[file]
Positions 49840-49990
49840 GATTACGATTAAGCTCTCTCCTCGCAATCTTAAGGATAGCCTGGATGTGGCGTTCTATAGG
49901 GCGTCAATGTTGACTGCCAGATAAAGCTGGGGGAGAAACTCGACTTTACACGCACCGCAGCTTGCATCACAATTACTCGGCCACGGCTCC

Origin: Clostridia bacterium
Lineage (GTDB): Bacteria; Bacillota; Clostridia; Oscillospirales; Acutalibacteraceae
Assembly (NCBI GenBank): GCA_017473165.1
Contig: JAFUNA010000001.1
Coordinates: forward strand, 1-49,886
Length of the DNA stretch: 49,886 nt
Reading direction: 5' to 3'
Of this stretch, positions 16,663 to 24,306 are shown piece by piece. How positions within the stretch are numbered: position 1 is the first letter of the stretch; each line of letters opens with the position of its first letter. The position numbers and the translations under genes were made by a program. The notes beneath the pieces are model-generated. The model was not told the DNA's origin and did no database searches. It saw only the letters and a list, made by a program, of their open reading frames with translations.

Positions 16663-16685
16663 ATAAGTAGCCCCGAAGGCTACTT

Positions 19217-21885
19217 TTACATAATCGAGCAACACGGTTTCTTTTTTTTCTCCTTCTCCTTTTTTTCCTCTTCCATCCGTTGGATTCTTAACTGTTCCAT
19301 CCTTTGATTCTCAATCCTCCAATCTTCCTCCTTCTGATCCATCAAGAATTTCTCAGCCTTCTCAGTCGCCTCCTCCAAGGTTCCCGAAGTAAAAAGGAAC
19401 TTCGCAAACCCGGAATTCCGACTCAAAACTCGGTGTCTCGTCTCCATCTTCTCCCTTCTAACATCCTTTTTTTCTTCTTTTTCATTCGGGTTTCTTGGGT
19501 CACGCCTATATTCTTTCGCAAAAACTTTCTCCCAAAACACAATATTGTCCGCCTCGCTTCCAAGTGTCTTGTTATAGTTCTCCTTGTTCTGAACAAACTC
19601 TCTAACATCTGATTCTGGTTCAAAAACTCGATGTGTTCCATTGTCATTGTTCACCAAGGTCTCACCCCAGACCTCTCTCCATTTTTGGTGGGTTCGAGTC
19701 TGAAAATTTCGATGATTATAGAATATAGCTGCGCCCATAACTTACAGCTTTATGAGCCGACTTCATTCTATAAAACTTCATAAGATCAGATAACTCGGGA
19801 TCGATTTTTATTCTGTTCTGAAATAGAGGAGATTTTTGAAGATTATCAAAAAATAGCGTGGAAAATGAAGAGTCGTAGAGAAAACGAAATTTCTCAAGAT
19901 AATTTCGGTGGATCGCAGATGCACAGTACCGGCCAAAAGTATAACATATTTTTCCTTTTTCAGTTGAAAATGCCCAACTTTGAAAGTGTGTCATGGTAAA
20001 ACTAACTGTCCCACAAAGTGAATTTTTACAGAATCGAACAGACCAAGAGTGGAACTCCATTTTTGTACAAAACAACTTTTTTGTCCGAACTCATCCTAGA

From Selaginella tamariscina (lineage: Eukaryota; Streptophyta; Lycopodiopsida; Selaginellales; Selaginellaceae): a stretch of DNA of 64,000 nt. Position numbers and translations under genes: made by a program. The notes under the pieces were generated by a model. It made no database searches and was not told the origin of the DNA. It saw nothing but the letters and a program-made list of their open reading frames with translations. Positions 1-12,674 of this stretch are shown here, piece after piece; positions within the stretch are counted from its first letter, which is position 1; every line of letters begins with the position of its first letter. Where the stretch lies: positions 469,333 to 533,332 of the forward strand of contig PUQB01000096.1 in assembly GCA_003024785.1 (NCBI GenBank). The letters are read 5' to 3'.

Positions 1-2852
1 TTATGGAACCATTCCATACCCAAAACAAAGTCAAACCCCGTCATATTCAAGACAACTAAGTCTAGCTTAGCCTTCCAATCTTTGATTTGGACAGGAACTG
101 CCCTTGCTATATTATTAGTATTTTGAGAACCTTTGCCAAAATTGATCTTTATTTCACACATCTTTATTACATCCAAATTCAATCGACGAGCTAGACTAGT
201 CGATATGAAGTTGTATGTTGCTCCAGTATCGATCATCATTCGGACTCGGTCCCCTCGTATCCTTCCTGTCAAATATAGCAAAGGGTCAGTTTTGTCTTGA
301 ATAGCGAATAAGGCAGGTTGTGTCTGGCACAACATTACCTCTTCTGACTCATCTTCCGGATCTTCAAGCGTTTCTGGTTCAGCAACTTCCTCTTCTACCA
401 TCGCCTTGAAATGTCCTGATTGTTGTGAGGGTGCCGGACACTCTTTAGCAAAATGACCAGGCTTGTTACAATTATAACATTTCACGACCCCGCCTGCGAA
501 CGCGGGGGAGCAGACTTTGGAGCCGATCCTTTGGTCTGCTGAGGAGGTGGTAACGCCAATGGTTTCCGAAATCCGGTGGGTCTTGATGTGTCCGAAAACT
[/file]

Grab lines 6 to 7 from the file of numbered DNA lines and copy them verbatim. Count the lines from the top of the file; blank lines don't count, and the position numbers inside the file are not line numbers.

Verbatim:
Assembly (NCBI GenBank): GCA_017473165.1
Contig: JAFUNA010000001.1